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January 26, 2020

Valuation vs. cheapness Investing

Despite decades of academics and practitioners promoting the ”value factor”1, it generates marginal to no long-term alpha. We believe four reasons have contributed to slow the discovery process from the current accepted “value” regime (low price to something) towards a more robust and realistic true value regime (worth measured independent of market price and focused on the value of future cash flows).
1. No theory.  There is no clear link between commonly used “value” variables and true value.  Yet academics and practitioners have developed no viably accepted competing perspective to explain future returns […more]

Faster And Cheaper Aren’t Always Better

100 mph pitchers are a rare and treasured commodity, simply because they have been among baseballs’ most effective players. The mention of Randy Johnson, Nolan Ryan, JR Richardson, Bob Feller, all elicit reverence for their amazing careers. Yet what of Steve Dalkowski who Ted Williams once faced off against and said – I could not see the ball […more]

Value Versus Cheapness: Same, Same, But Different

Cheapness has existed as an investment concept forever, but it became institutionalized with the Fama/French’s 1993 three factor model. Cheapness has never been the same as hundreds of billions was poured into equity investment strategies focused on buying “low price to something” stocks supported by reams of back test data. In addition, thousands of small investment professionals and amateurs replicate much of the process the large firms employ via access to abundant datasets on Yahoo! Finance […more]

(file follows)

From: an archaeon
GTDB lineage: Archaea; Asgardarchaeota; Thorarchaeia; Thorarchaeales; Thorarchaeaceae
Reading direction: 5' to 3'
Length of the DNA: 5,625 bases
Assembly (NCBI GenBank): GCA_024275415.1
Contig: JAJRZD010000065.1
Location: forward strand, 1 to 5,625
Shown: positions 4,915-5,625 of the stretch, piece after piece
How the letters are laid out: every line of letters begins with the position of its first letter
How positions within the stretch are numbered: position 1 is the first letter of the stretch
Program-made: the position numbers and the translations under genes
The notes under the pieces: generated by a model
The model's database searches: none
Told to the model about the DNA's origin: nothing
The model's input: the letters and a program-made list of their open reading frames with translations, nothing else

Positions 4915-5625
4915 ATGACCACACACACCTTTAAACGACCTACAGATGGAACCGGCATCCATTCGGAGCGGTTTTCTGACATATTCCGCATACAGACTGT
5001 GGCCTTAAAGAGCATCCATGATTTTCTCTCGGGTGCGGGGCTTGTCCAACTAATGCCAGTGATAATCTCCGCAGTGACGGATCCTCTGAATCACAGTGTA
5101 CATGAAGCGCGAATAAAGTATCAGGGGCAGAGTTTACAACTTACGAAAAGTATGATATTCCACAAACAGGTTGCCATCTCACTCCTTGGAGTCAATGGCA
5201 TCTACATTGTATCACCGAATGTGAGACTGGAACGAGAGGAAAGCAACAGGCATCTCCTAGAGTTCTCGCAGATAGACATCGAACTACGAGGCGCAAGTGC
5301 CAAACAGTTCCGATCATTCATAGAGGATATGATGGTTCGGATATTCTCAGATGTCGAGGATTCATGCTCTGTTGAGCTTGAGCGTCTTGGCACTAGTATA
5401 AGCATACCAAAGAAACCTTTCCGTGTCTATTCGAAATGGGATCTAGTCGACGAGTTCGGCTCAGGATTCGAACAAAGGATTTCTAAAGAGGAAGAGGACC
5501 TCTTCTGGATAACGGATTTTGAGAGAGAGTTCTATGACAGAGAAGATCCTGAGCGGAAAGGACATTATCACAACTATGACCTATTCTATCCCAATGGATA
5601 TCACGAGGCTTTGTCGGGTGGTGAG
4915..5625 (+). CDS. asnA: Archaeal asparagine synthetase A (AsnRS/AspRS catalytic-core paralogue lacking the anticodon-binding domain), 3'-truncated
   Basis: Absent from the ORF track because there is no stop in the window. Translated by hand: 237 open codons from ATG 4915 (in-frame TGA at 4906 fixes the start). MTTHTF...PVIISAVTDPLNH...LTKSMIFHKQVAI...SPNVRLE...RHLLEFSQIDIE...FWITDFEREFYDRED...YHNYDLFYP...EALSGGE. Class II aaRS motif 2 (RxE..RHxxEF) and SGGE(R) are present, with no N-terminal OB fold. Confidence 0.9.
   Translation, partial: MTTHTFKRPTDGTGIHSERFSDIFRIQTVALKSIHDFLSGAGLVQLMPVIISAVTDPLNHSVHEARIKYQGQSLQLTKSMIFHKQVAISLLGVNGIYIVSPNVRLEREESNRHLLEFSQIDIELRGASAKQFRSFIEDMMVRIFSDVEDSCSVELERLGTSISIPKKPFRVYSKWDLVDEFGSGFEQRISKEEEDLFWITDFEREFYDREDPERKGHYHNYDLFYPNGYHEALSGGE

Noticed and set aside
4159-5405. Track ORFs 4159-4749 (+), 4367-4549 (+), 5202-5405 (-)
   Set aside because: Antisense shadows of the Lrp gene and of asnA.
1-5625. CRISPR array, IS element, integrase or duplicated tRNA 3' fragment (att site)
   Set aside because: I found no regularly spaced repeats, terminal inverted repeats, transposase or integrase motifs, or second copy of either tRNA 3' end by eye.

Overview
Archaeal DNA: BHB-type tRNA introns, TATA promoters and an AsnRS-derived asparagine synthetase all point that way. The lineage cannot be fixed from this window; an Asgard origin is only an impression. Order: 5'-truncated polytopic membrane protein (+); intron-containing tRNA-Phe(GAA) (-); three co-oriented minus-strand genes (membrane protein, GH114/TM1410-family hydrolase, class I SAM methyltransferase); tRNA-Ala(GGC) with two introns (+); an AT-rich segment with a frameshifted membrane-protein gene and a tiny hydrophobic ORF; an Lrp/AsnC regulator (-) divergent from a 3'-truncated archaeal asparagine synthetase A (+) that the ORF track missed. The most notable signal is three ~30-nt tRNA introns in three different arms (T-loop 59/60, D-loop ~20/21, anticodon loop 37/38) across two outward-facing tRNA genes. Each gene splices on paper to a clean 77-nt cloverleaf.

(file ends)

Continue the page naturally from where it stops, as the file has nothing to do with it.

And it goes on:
Common Sense Not Drama

With Q1’19 behind us, we were again reminded why most strategies which trade in and out of the market are nothing more than a Siren call luring a portfolio to crash on the rocks of chasing returns. Much better to be Odysseus and put wax plugs into your ears and focus on the long term to avoid buying high and selling low as volatility trashes your sense of normality. After Q4’18, few people had much appetite for equities, thinking only bad news would prevail in the year ahead. Yet, by the end of Q1’19, US equity markets were up double digits. […more]

Intrinsic Value Driven

Intrinsic Value Driven™ Investing begins and ends with calculating the intrinsic value of every stock in a benchmark against which a portfolio is constructed, and comparing those values against traded prices. All of Applied Finance’s portfolios are Intrinsic Value Driven™, which differs significantly from a “value” perspective. To gain a better understanding into Applied Finance’s Intrinsic Value Driven™ approach, let’s first review traditional approaches to “Value”.

The traditional approaches to finding undervalued stocks use a simple ratio such as P/E or P/B, or a mix of them. These common approaches to value come with many shortcomings: […more]